So far during this tutorial we have not concerned ourselves with specifying meaningful outcomes on any of our
States. This has meant that although we have learnt to deposit assets, execute state transitions off chain, and to finalize an outcome via challenge or conclude, no participant could get their funds back out of the state channel and into their ethereum account.
The time has come to tackle this issue!
Nitro protocol is an extension of ForceMove protocol that we have dealt with so far. ForceMove specifies only that a state should have a default
outcome but does not specify the format of that
outcome, and simply treats it as an unstructured
bytes field. In this section we look at the outcome formats needed for Nitro.
Nitro supports multiple different assets (e.g. ETH and one or more ERC20s) being held in the same channel.
Outcomes that allocate
An Allocation outcome specifies
- at least one asset holder (which in turn is tied to a specific asset type such as ETH or an ERC20 token)
- for each asset holder, an array of (destination, amount) pairs known as an
Allocation, and indicating a payout of amount tokens to destination.
The destination here might be an external destination (which means the assets will get paid out to an ethereum address) or a channelId. In the code snippet below, we import
convertAddressToBytes32 to convert an ethereum address to an external destination.
In nitro protocol, channels can allocate funds to other channels!
To construct an outcome, you can import the
Outcome type to ensure you're getting the basics right. Then go ahead and attach that outcome in place of the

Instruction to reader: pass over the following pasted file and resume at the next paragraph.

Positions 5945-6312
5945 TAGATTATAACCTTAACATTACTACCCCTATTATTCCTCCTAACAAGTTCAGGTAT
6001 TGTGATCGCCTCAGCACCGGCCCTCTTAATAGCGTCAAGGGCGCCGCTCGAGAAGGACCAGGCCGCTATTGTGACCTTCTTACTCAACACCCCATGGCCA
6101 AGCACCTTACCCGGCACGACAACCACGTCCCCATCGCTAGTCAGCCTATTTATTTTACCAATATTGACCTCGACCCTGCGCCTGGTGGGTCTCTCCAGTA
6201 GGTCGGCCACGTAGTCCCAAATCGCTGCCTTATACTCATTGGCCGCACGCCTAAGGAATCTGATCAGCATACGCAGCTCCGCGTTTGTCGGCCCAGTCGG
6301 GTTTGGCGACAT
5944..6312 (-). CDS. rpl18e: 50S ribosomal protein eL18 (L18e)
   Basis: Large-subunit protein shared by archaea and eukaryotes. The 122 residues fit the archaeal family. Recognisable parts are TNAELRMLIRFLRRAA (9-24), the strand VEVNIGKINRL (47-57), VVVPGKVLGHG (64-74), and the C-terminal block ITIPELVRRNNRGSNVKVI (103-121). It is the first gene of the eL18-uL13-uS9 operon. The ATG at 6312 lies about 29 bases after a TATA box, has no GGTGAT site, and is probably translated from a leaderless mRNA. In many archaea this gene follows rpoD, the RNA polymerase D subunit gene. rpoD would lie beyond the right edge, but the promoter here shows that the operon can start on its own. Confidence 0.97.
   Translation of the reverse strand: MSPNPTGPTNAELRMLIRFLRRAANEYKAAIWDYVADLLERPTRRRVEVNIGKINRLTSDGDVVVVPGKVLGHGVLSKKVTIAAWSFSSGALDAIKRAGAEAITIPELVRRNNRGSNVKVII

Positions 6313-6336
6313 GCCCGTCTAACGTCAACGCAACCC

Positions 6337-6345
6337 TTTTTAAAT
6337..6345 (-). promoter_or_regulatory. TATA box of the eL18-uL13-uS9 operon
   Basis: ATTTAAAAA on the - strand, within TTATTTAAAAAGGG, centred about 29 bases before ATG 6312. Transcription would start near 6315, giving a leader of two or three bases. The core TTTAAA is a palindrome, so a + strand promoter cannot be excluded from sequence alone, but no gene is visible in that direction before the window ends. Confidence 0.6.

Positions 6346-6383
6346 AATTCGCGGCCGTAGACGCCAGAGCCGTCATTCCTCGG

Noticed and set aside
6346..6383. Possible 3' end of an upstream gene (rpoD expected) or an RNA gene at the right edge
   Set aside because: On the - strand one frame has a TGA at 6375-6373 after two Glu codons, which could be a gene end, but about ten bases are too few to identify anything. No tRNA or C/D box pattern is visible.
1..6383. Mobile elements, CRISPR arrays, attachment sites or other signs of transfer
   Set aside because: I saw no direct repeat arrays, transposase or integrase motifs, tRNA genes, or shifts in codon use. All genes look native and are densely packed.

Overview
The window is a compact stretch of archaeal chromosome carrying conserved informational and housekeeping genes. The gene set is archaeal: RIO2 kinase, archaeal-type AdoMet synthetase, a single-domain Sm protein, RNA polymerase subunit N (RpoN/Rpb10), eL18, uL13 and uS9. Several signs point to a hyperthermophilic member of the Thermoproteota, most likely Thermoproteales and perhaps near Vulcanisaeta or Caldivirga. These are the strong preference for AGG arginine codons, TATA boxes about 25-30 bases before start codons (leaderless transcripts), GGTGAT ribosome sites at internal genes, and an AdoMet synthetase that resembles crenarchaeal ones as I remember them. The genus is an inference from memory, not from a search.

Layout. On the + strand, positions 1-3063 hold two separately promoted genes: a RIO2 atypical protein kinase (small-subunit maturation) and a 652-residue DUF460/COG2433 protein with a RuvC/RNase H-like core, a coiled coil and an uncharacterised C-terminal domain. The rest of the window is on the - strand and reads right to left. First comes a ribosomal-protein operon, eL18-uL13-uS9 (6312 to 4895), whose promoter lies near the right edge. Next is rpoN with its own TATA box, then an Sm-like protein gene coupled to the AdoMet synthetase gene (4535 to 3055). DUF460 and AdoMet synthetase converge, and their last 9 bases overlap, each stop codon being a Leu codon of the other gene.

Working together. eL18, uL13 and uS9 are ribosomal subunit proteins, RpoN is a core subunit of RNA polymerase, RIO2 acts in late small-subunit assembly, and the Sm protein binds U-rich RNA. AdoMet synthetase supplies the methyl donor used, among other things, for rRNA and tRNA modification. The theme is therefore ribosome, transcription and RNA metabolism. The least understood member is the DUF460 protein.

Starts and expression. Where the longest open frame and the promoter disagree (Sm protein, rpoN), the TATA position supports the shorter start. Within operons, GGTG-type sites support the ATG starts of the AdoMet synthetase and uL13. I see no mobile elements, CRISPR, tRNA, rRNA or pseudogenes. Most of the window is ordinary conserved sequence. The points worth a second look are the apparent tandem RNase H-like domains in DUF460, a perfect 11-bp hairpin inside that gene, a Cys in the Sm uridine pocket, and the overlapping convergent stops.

we used as a placeholder previously on our
Outcomes that guarantee
Guarantee Asset Outcomes are similar to Allocation Asset Outcomes, only they not have any amounts. Their purpose is to simply express an ordering of destinations for a given asset holder (say, a given token).
A channel that has a guarantee outcome is said to be a guarantor channel.
Now while we can transfer assets out of a channel, the terminology is instead to claim on a guarantor channel. Assets will be paid to beneficiaries of the target channel, but in an order of precedence defined by the guarantor. More on this later.
For simplicity, the on-chain code assumes that neither kind of allocation has any repeated entries.
Constructing the right kind of object in typescript is straightforward:
Encoding of all outcomes (including guarantee outcomes) is handled seamlessly by the
Don't worry if it is not yet clear why we need guarantor channels or outcomes that guarantee. They are a useful tool for virtually funding channels, but can be safely ignored if you are just trying to understand directly funded channels.